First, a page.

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EI reform does not warrant an election Add to ...

The enthusiasm of Michael Ignatieff's Liberals for employment insurance reform may have begun with sincere concern for the well-being of unemployed Canadians. But as the opposition ramps up talk of a spring election, it carries with it an increasingly strong whiff of opportunism. In lieu of major differences with the government when it comes to economic stewardship, the Liberals seem to be trying to manufacture a defining issue.

The Liberals are not wrong that, during this recession, the regional discrepancies in EI eligibility are unnecessary and unfair. The system rests upon the notion that it is easier to re-enter the work force in some areas of the country than in others; those living in regions with typically low unemployment must work more hours than those in poorer areas in order to qualify. Now that jobs are scarce even in normally prosperous places, these discrepancies seem arbitrary.

The Liberals' proposed eligibility requirement of 360 hours worked over 12 months may be too generous, as Prime Minister Stephen Harper has charged, considering that the lowest eligibility rate in the country is 420 hours. But the idea of a national standard - at least until effects of the recession are no longer being felt - is reasonable.

It is not, however, a matter at the heart of the country's response to its vast economic challenges. It is surely a tiny minority of newly unemployed Canadians who fall just short of the required hours in order to receive benefits. Most have lost jobs they held for much longer, and thus stand to benefit more from the additional skills training outlined yesterday - albeit in a rehash of this year's budget - by Human Resources Minister Diane Finley.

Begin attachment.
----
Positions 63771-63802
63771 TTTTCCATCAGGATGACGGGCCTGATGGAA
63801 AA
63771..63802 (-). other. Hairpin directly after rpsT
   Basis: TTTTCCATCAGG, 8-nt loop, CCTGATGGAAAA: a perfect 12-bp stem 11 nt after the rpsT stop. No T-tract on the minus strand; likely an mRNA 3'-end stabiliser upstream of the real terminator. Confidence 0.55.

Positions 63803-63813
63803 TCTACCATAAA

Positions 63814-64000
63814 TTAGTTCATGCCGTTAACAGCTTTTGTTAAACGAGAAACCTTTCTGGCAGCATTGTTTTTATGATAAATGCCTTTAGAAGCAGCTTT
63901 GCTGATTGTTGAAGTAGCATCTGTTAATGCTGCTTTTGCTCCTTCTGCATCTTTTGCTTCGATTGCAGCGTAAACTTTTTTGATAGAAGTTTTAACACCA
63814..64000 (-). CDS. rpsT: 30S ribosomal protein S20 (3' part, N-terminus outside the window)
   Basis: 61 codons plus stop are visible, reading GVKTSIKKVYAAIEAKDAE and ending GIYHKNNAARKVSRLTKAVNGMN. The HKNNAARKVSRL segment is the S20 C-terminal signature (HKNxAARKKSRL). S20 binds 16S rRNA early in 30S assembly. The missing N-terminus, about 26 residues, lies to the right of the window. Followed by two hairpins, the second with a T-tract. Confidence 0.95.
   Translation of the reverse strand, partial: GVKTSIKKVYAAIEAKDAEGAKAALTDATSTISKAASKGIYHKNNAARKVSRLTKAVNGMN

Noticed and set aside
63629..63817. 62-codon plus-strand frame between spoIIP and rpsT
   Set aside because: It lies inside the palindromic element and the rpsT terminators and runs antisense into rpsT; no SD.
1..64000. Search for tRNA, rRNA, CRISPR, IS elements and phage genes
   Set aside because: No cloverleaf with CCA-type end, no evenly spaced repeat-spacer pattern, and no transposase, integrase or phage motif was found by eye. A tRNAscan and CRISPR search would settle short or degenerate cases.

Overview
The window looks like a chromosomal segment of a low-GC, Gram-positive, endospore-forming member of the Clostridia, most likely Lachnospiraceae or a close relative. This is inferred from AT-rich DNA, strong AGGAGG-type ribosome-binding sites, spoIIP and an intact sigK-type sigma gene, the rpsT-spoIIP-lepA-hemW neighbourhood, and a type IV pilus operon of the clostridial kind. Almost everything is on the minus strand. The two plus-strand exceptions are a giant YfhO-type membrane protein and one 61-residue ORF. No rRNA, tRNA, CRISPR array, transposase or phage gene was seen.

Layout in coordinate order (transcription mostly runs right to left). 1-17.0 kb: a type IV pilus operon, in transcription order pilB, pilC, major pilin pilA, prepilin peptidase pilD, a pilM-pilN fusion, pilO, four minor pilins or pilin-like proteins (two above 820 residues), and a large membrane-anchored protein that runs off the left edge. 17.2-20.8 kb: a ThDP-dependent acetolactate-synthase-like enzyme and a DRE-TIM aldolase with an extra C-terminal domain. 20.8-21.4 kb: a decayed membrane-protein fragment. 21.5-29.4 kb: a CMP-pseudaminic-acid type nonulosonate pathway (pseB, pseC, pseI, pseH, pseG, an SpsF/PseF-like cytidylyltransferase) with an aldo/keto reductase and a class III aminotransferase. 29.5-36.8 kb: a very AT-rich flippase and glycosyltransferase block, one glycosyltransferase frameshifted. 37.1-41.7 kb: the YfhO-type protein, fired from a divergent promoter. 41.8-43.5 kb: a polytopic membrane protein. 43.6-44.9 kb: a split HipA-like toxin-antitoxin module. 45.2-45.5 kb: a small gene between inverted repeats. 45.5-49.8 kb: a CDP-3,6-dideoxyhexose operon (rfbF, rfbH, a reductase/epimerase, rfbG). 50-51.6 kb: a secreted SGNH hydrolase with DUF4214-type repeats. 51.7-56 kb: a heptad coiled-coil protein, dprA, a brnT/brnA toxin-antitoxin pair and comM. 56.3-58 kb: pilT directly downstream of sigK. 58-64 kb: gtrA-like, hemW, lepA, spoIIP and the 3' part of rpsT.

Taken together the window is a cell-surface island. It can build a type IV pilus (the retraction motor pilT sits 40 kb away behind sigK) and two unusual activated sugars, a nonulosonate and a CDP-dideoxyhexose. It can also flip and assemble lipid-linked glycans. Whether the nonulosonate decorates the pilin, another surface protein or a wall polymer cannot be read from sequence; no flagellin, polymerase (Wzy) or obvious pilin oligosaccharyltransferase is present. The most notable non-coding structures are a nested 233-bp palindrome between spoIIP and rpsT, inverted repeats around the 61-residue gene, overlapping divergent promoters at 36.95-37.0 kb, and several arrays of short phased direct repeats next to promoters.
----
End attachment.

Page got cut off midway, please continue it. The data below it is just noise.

Whichever mode of EI reform the government opts for, it is a small part of its recession response. That rests primarily on billions upon billions of dollars in infrastructure spending and tax cuts laid out in the budget. There are flaws in that plan, notably the emphasis on "shovel-ready" projects with too little regard for their long-term benefit. But it is a plan that the Liberals endorsed, and in the four months since, they have yet to give a coherent or comprehensive summary of what they would do differently.

Even Dwight Duncan, the Liberal Finance Minister of Ontario, who has lobbied hard for easier EI access for Ontarians, seemed yesterday to recognize that there is little appetite for a spring election on the matter. Federal Liberals should come to the same conclusion, even if the Conservatives do not offer some manner of EI compromise.

It would be one thing to give Canadians an opportunity to choose between significantly different visions for how to manage the country back to prosperity. It would be quite another to yet again destabilize the country, at a time when a strong hand is desperately needed, so that the opposition can attempt to exploit a relatively marginal policy difference.

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